The BLM protests were very complicated in determining who is at “fault”. Are you willing to recognize that in many cases the Police escalated the violence and acted in bad faith? Are you willing to accept that in many cases the far right were the ones actually instigating the violence and vandalism? I can provide substantiation for these accusations. In the months since many of the instigators have been identified and turns out many of them have a far right background, or even just random people living in the areas. I don’t want to overwhelm the post with links, but here are a few. They are not “evidence” - but an unbiased person would look at them with at least the same credibility as any other narrative:





So first - my challenge was and is to recognize that this past spring it was not just “BLM” - but a lot of bad actors on many sides fanning the flames. Bad actors were on the far left, the far right, the establishment, random suburbanites, and all the way up to the President. “What they are dong to this country and the American people” - is a one-sided judgement and allocates all blame that should be placed on multiple parties all onto BLM. It also sets up a victim-persecutor dynamic. To lay it all at the feet of “BLM” is taking a side and not actually trying to find out what really happened, but instead take a narrative with an agenda behind it and repeat it.
Then there was an attempt to project that very thing (repeating a narrative) onto me personally (perhaps) or onto an unknown person personally. I questioned if it was being directed at me personally and explained why I felt the projection wasn’t accurate.

So on the one hand the narrative shared by many is that the Spring Riots were all on the heads of BLM and they are terrorists. The other hand is the narrative that the people participating in Dec 6 were “invited in” or at worst were “breaking windows”.
This really is taking sides and I challenge that there is a very dark collective shadow there. The very fact that the Dec 6 incident did not result in an overwhelming militarized police presence complete with rubber bullets, water cannons and tear gas with dozens arrested or hospitalized (as happened in BLM protests) is a show of cultural bias and a symptom of tribalism. To not question this suggests “taking sides”.
Out of the thousands of people who participated in Dec 6, less than a hundred actually faced any kind of backlash whatsoever, so whether they “deserved another treatment” or not, the vast majority did get away with no punishment at all.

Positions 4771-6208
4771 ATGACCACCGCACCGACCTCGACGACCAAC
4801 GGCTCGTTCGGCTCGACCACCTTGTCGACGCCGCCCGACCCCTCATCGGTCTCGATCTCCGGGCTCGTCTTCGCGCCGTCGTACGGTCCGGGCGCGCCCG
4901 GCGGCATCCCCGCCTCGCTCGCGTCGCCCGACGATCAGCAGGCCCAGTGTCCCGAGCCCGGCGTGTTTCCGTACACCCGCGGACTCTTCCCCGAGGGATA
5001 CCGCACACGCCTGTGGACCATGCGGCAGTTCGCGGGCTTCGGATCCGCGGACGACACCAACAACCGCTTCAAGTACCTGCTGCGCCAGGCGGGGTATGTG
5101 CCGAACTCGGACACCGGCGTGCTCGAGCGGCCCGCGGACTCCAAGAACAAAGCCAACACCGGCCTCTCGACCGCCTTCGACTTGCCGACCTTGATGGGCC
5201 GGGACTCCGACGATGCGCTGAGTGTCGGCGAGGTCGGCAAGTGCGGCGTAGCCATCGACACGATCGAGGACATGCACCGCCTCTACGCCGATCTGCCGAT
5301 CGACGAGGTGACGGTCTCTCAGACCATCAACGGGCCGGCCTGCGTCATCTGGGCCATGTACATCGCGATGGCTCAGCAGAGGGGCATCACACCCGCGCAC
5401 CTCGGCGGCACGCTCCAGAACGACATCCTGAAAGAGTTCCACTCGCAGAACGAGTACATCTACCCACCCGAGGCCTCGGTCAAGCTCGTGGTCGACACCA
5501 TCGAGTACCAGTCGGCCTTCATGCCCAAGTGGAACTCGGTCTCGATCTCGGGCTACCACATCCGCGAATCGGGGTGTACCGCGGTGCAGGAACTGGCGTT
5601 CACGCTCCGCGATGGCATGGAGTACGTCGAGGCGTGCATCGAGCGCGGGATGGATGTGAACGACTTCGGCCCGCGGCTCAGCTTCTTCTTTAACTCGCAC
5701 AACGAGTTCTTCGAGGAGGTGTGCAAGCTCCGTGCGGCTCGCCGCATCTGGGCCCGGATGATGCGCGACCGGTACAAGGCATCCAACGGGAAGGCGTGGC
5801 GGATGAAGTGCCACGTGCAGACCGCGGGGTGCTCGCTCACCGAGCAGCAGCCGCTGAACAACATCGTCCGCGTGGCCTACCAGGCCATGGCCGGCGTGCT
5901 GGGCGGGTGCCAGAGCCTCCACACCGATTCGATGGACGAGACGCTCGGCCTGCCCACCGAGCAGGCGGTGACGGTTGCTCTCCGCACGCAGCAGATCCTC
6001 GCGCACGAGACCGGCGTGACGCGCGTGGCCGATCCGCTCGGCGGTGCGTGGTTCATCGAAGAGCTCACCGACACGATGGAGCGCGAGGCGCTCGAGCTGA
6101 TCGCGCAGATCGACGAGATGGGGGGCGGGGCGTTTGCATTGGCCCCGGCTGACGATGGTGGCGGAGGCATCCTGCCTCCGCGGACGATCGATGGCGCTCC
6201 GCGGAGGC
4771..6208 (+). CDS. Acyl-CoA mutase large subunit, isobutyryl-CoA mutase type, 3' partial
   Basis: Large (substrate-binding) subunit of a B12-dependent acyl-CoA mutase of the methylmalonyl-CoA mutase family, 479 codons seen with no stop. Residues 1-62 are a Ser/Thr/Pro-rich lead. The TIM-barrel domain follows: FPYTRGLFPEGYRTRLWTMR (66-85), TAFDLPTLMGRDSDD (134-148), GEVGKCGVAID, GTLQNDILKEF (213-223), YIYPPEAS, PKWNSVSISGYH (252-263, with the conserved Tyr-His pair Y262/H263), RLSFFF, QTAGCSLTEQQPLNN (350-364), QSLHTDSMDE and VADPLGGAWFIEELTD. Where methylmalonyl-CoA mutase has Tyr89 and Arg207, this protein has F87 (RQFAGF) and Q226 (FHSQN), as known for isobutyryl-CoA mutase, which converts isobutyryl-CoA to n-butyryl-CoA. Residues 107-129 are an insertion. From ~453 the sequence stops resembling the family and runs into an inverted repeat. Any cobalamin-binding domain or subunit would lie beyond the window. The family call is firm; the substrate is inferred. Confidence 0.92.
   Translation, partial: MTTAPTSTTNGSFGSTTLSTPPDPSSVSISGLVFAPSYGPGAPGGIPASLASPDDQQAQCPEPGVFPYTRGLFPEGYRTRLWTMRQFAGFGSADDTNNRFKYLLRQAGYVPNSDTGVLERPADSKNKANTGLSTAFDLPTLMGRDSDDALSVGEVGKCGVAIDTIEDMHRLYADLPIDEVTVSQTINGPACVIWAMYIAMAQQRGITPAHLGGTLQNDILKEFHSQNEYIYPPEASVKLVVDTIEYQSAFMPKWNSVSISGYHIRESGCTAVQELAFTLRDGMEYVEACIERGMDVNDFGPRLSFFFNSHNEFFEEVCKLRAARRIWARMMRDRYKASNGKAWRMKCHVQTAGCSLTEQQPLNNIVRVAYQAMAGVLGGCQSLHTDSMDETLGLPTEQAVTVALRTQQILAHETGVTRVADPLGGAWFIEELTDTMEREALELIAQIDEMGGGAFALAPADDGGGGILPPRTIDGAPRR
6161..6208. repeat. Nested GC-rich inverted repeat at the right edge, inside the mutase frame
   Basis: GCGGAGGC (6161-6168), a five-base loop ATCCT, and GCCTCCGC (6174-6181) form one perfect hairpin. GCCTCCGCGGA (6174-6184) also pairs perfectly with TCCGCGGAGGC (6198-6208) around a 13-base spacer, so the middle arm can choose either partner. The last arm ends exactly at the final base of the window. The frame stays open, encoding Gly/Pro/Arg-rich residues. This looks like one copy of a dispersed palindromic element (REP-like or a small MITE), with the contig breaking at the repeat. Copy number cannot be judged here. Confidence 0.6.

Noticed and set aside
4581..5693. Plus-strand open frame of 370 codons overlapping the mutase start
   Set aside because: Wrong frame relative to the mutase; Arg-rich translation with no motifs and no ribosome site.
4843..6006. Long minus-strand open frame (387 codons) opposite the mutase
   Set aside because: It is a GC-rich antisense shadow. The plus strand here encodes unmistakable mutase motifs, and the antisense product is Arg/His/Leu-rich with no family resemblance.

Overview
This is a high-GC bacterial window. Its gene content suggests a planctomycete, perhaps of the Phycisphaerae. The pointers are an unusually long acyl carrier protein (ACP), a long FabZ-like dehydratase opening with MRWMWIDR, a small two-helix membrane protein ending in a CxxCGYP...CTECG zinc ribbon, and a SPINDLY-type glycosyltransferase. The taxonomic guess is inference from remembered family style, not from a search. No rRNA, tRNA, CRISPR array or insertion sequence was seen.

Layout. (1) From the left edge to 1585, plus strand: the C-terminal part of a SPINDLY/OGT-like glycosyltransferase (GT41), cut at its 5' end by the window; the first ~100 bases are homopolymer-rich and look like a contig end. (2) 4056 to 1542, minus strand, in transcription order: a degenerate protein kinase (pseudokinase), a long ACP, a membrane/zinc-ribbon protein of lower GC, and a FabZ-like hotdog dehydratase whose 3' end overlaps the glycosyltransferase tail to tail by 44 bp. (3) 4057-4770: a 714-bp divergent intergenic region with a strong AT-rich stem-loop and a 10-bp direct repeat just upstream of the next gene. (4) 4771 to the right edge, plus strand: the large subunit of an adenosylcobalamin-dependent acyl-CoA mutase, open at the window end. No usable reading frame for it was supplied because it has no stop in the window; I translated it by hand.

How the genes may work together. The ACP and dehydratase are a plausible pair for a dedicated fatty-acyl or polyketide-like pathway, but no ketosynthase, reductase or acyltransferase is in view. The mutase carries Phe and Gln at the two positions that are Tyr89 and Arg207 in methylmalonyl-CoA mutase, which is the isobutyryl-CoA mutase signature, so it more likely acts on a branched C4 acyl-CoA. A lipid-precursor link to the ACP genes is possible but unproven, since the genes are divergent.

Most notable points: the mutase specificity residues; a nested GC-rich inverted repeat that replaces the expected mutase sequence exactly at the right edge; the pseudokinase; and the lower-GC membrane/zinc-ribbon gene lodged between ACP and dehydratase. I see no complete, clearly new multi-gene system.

The definition of what terrorism is and what it is not - that question isn’t so relevant as selective storytelling.
Yes, we can tell a story about BLM and we might even believe it at our own psychological peril. Believing the BLM story as a kind of Orwellian “Goldstein” representation as terrorists and all that is unAmerican without looking at the complexity of the matter is just the prologue to turning a blind eye to the bigger problems.


#16

Wow, my statement about not taking sides has stirred quite a reaction. I think I was talking about the question of BLM and antifa being terrorist organizations, I really don’t have looked into to issue enough to decide. I leave that to others. I certainly have biases and lots of shadow elements that I want to know better.
I want to backtrack a little.
You were the first on this topic using the term (domestic) terrorism in post no 5, probably related to the events in the capitol and thereafter. Alexa in her posts nos 6 and 12 disagreed that his was terrorism and asked you if Antifa and BLM were terrorist organizations.
I hope this is a correct summary. Your reply to Alexa felt rather condescending. It seemed you reacted first to 2 (quite ridiculous) strawman arguments (like “if an organization is funded/foreign then It is an terrorist organization”). Then you reacted to a claim that Alexa made about easteuropean countries being “anarchist”. You are completely correct but It seemed you wanted to prove you knew more about the world. Because it doesn’t seem relevant to the question on terrorism. So essentially you seemed to answer the question but ignored it.